DECEMBER
2000

 

 

 

By
Tom Turpin
 
Professor of
Entomology
Purdue University

 

 

 

 

 

12-28-00

Insects in the Fables of Aesop

Some 2,550 years ago in ancient Greece lived a fellow who was quite the storyteller. At least you would guess that Aesop probably wove a decent yarn.

His tales were good enough to have survived to this day and are often repeated. Indeed, there are few people who are not familiar with Aesop's Fables. The Fables of Aesop involve animals of all sorts. These creatures talk and act like humans, especially when it comes to doing really dumb things. And that is where the moral comes in!

Occasionally, insects creep into Aesop's Fables. The best known of these involves a grasshopper and an ant. You know the story. The grasshopper sang all summer while the ant worked hard putting up food for the winter. When winter came, the cold and hungry grasshopper showed up on the ant's doorstep begging for a handout. Of course, the ant said get lost. And Aesop's point was? Plan ahead or you've got to work for what you get.

Some people believe that it wasn't a grasshopper in the original fable. You see, grasshoppers are not the best known singers of the insect world. A better known singer, certainly in ancient Greece, was the cicada. So speculation is that it was the cicada, not the grasshopper, that according to Aesop was begging from the ant.

Ants are the most common insect in Aesop's Fables. There is “The Dove and the Ant,” where the dove saves the ant from drowning in a stream. Later, the ant stings a hunter attempting to shoot the dove. The moral is “Little friends may prove great friends.” Or in another version, “One good turn deserves another.”

The ant shows up in another fable—this time as the bad guy! In “The Ant and the Chrysalis,” the ant pities the poor chrysalis that is only able to wiggle its tail. The ant, on the other hand, can crawl up on the tallest objects. So the chrysalis turns into a butterfly and flies away, telling the ant to look at his most-pitied friend. Moral: “Appearances are deceptive.”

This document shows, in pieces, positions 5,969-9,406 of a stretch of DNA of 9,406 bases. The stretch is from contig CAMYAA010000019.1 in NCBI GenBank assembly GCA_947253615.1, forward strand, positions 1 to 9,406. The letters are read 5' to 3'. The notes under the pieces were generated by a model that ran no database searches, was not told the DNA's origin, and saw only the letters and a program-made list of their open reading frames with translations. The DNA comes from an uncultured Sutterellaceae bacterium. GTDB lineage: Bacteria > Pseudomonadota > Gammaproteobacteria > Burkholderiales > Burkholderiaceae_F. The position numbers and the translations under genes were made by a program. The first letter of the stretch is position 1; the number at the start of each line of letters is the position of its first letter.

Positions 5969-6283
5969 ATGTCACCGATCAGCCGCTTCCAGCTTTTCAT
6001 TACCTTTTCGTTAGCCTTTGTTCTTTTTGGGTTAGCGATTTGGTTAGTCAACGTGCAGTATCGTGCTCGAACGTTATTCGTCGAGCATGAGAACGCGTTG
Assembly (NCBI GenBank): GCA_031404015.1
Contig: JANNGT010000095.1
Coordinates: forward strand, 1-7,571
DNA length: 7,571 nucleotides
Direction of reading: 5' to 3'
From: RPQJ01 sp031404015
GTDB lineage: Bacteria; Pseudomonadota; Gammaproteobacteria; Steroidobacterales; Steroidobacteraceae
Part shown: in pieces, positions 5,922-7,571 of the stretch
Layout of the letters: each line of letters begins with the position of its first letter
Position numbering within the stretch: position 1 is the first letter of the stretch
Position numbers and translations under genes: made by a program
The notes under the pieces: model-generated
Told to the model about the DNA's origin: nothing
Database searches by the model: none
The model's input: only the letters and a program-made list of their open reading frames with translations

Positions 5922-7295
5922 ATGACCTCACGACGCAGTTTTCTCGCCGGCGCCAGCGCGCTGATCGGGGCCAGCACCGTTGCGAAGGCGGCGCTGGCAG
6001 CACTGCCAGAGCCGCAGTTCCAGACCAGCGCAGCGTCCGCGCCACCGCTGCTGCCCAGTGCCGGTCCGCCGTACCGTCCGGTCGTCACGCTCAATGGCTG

In the fable of “The Bald Man and the Fly,” a fly bit the bare head of the bald man who attempted to kill the fly with a slap. Of course, the bald-headed man missed and slapped his head in the process. The fly mocked the man, saying something like, “Look, you have hurt yourself trying to do me harm!” To which the man replies that he his willing to endure some pain in order to inflict even heavier damage on the fly. The lesson to be learned is that revenge will hurt the avenger.

Another fable attributed to Aesop is called “The Bee and Jupiter.” In this fable, a queen from the hive ascended to Olympus to present Jupiter some fresh honey from her combs. Jupiter promised to give her what she wished for in return, and she asked for a sting to kill mortals who threatened her hive. This bothered Jupiter, but he granted the wish with the stipulation that the bee would die if she stung because the stinger would remain in the wound of the victim. The moral of the story is that “Evil wishes, like chickens, come home to roost!” In other words, when you do bad things there is always a penalty to pay.

Of course, bee experts will point out that queen honey bees do not die when they sting, but workers do. But let's not be too critical of old Aesop; at least he knew that some bees lose their stingers when they sting!

 

Writer: Tom Turpin
Editor: Olivia Maddox